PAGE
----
Women are up to how many more times likely than men to die from extreme weather events caused by climate change?
Source: UN Women Facts & Figures on Gender & Climate Change
The 23 ½ Hour Solution
January 1, 2013
In 1972, a 30-year-old Canadian was as fit as a 60-year-old Swede. Today, things aren’t much better. In fact, between 1981 and 2009, Canadians slipped downhill. Based on critical measures such as waist circumference, body mass index and body composition (fat vs. lean) Canadian fitness levels have declined significantly.
As for aerobic fitness, 40% of men and 47% of women rate only fair; 32% rate good; and only 27% of men and 22% of women rate excellent/very good.
And we are getting bigger around the middle.
In young adults aged 20 to 39, the percentage with a waist circumference rated high risk for health problems more than quadrupled, from 5% in 1981 to 21% in 2009 among men, and from 6% to 31% among women. The percentage of Canadians 40 to 69 years in that category more than doubled between 1981 and 2009. Source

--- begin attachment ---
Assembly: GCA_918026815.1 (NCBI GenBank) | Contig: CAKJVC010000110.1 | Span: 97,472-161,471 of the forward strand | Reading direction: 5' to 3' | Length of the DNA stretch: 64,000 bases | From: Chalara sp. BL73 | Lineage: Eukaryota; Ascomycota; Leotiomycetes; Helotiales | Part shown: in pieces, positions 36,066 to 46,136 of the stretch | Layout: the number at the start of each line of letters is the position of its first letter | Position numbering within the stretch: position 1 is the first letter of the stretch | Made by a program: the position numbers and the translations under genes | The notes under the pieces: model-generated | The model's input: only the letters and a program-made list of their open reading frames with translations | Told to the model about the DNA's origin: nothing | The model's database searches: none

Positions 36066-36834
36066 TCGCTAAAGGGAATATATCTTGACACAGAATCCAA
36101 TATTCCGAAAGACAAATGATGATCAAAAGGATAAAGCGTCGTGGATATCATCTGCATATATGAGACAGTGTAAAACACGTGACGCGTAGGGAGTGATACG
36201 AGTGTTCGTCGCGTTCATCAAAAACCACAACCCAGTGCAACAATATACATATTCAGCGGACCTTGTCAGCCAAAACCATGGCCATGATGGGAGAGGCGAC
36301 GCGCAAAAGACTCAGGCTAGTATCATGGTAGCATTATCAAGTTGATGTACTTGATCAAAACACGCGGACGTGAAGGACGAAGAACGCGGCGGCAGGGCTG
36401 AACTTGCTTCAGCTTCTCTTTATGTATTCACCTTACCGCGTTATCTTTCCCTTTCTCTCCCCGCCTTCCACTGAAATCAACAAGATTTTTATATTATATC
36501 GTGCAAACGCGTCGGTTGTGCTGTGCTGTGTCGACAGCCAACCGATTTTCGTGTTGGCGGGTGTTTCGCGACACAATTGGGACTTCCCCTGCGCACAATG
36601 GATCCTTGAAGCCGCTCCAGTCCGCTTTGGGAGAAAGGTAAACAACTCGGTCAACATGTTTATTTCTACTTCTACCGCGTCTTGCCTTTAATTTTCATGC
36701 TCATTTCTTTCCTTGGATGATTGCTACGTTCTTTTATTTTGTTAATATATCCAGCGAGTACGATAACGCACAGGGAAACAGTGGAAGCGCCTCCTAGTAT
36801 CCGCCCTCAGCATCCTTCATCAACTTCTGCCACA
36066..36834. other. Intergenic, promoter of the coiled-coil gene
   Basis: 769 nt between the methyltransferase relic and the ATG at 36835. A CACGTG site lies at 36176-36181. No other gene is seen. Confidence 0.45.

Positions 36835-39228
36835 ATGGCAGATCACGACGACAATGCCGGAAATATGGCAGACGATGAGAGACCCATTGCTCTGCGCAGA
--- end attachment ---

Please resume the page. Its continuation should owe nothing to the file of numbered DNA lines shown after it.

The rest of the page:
We are not alone.
Based on field fitness testing, global trends show a worldwide decrease in children’s aerobic fitness that cannot be explained solely by their increased fatness. The culprit? To some extent, it is decreased physical activity.
Physical inactivity is one of the five leading global risk factors for mortality and is estimated to cause 2 million deaths per year.
The good news? Exercising JUST 30 minutes a day is a powerful antidote for much that ails us. There is strong evidence for the benefits of exercise in controlling diabetes, joint problems, depression and more!
Watch Dr. Mike Evan’s creative video to find out more about the 23 ½ hour solution.
Elsewhere on the web
Adhawk supported Public Health Ontario/Cancer Care Ontario in writing and designing their joint report Taking Action to Prevent Chronic Disease: Recommendations for a Healthier Ontario. See the project profile. Read the full report.